Day One: The Iteso People and their Music

Sunday, February 18th, 2018:  This day is all about the Iteso people and their music. The Iteso are a smaller ethnic community in Kenya but has very distinctive music. In Uganda, they are more Iteso, located in Soroti. Its language is Ateso.   The Iteso are Nilotics, one of the people of the Nile.

We drove to the town of Adungosi to record the Omong’oluk Traditional Dancers.

The current leader is Ibriam Aduomg Omong’oluk, the grandson of the founder of the dance group, Longinos Omong’oluk who started the group in the early 1990s.  He died in 1998 at 87 years old.   We first talked to Ibriam about the instruments and costumes used by the group; these included:

  • Atenus: The bass drum
  • Igelu: Shakers
  • Akwara: Sticks
  • Isiman: Jingles worn around the ankles
  • Etwoo: A gourd that you blow into for a ‘bass’ beat.

The dancers wore “Emukule”, skins of cows and more rarely, Cheetahs.   One of the dancers wore a “Amugwar”, a head piece made up of antelope horns.

We then talked to Ibriam about the songs (each of which is linked to the you tube video) we were recording; they were:

  • Omuian’gi: A song about ‘in-laws’, where the in-laws are always complaining about the cooking of the daughter in law. They are never satisfied.
  • Imadede:   The name of a man with horrible manners. He gossips. He poisons neighbours if he is jealous of their success.   In the song, the performers ‘call him out’, letting the whole village know this is a man of bad character.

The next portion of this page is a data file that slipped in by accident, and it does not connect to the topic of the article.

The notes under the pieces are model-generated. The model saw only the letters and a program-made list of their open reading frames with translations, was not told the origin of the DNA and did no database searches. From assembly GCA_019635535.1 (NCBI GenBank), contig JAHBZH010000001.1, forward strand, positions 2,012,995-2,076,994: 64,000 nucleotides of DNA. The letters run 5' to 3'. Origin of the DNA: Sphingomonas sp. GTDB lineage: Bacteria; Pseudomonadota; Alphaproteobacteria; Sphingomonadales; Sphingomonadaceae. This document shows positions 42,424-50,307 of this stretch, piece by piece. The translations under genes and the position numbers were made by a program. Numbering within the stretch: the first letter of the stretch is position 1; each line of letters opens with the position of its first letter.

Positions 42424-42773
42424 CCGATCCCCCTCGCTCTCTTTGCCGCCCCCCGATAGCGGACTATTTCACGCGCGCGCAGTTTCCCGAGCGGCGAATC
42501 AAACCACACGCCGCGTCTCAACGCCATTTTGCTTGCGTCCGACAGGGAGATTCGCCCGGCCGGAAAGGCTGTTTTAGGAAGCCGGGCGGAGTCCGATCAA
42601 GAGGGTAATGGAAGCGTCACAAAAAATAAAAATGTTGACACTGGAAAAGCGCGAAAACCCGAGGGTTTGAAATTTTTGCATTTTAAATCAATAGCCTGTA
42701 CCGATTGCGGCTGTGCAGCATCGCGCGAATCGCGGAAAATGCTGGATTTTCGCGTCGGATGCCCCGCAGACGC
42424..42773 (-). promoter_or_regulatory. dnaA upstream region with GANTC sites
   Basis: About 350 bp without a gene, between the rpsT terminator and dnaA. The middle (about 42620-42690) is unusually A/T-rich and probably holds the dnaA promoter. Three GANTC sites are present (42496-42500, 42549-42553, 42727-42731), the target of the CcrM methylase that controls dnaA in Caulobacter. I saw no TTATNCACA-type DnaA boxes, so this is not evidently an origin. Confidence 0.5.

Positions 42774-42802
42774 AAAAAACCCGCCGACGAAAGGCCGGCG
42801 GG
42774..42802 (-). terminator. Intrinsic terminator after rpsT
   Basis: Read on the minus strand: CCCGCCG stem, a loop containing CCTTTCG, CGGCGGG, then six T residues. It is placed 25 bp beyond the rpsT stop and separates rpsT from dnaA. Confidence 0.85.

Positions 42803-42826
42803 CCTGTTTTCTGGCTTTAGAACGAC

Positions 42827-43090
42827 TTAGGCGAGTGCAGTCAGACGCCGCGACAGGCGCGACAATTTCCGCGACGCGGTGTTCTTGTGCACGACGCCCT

• Achaung Kakolong  This is a song sung during droughts. Everyone in the village is running out of vegetables, and in the song the performers ask the villages to look for vegetables along the river banks.   They need find wild vegetables wherever they can.   We asked him about the type of vegetables they can find and they include “Erenge” (dark greens) and “Amudokolo” (vines).   During the drought, all the women do what they can to feed the village with their finds.
  • Iikadete Kamairo:   This is a song about a small animal that hangs around the village and steals all the seeds that have been planted at the beginning of the season. The villagers only know that he’s been at his evil work when the rains come and none of the plants are growing.
  • Koyeneetau Kauno:   The title literally means “to tie up with rope your heart.”  It is a wonderful song that is sung during an engagement of a young couple. It warns that couple that marriage is hard and you will leave your village and loved ones. But it also asks the village people to support the young couple and help them have a good marriage.   Figuratively, we all need to hold to love and keep everyone close to your heart.
  • Magic moment: Percussion and the Etwoo:   Our final song for the day was a ‘Magic Moment’ where we captured the groove of the percussion and the Etwoo.

From Adungosi, we travelled to Obekai, to record the South Teso Jazz group. The group started in 1938 by Charles Olado. It is currently led by Patrick Okodoi.

We walked through all the band’s instruments first; these are:

  • The Adeudeu: The Six Stringed Bass, that is big enough for bass player and a percussionist who sits on back to play the ‘kick’ drum.   You then have the 9 string ‘rhythm instrument, the Seketa and the 9 String ‘Solo’.
  • Percussion includes: The ‘drum set’ of drums, bottle tops for snares and a plate serving as ride. The set is called the Achaeket. The shakers are called the Itwol.   The ring is called the Edongot. Between their core songs, influences and a magic moment, we had a long session with the group.

Songs included: